1. Accept that people don't like being one-upped from their "comfortable" positions, especially the types you find in big corporations or union positions.
  2. Find a way to improve morale first so that people want to learn out of pride rather than being forced to learn out of shame.
  3. Ensure that management respects and supports your efforts and that you're making way more money than the "unwashed masses".
After that, just do what you do best, you can't replace great programmers.

2 comments:

Mr. Cheap said...

WRT to #1, part if it might actually be that they don't UNDERSTAND the person is showing them a better way to develop software. I'm always amazed of the pure ego programmers seem to have and the willingness to say "whatever arbitrary way I decide to do something is the one and only proper way to do it and everyone else is an idiot". Your all-stars are the people who happen to do things right naturally, or they have their egos in check enough to learn and apply (as you suggest).

WRT #2 I think one of the ways to acheive this might be to compliment the team and the developers on "how great they are at doing thing the proper way" (even when they aren't). Apparently one of the best ways to get a group to do something is to praise them for doing it, they become vested in that praise and their identify of doing it well, ad then actually move more in the direction of doing it (the classic experiement is where different grade 4 classes are critized for being messy or praised for being neat - the "critized" classses don't change, but surprisingly the praised classes become neater).

WRT #3 This would require a pretty smart aware person. You don't talk to many managers do you ;-). (that is, this might happen in a small shop, but good luck in a big corporation or a government office).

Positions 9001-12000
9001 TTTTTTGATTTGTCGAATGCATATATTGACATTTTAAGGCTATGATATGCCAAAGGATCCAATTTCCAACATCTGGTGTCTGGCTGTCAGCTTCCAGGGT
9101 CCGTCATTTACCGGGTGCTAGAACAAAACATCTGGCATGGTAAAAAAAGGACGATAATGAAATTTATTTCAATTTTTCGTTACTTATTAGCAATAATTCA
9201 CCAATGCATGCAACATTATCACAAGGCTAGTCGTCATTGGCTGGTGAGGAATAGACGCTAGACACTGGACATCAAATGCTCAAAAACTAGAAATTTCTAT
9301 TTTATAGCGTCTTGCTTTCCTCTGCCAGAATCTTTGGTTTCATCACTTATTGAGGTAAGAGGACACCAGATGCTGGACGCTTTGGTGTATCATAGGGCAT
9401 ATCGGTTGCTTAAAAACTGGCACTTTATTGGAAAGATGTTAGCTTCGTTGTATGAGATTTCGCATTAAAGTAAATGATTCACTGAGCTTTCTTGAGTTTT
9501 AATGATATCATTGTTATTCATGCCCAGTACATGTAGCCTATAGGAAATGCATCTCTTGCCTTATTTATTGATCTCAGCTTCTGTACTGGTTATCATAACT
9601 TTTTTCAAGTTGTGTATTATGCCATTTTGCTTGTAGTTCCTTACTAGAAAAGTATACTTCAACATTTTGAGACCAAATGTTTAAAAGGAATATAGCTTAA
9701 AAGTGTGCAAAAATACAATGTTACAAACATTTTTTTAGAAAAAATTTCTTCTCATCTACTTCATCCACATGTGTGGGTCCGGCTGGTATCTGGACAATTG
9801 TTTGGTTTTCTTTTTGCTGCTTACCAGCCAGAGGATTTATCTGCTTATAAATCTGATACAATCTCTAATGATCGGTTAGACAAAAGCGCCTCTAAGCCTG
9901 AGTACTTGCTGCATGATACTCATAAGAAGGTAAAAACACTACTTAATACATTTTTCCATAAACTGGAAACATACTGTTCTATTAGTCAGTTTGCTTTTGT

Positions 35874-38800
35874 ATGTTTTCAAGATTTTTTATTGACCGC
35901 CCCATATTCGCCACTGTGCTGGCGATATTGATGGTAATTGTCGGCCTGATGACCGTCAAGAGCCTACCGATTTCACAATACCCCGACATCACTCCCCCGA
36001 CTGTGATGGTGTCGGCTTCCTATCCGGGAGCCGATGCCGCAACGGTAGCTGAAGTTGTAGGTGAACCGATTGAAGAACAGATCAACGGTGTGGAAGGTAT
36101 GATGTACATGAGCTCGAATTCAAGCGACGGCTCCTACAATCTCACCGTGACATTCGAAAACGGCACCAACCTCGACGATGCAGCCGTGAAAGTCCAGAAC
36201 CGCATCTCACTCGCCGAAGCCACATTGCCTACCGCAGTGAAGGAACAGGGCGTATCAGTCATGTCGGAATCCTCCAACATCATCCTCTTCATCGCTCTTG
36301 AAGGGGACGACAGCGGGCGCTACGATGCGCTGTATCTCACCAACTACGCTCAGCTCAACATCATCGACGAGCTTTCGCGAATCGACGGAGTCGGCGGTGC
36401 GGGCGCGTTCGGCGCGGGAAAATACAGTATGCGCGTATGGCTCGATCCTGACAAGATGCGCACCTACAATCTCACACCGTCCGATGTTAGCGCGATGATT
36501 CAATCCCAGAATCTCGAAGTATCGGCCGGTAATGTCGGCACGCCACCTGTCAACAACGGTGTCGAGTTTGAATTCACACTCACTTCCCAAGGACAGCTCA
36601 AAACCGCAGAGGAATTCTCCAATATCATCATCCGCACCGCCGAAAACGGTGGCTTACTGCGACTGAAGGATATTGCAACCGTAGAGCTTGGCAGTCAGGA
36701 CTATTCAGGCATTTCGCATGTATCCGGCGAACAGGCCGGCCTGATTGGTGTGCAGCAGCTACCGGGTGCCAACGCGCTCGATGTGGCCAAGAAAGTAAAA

Gates VP said...

Point #2 is right on: morale = positive reinforcement, my favorite method

As to point #3, I've actually been the "manager's bane" pretty much everywhere I've worked. They all love me b/c I get stuff done really well and hate me b/c I make them do their job.

When my government contract needed new documents written I asked them for templates or required information and then simply went off and grabbed my own when nothing materialized. Everyone knew the templates were mine, b/c I had to teach them how to use Styles in Word.

So the government managers may have resented the imposition of my methods, but they really had nothing to fall back on. Truth is, most of the under-trained government staff resented me b/c I came I was some 24-year old hotshot who knew what was going on.

I can be an arrogant bastard sometimes, but these workers all feared for their jobs and recognized that their skill sets were wholly inadequate for the world outside government. So really any ego on my part was causing fits. I suspect that Dennis is feeling the same thing, except in his case, he's actually being paid for the specific training (that was just a side benefit in my case).

At the end of the day though, a guy like Dennis is relying on Management to cut him a cheque, so getting Management buy-in is a big CYA (especially in big business).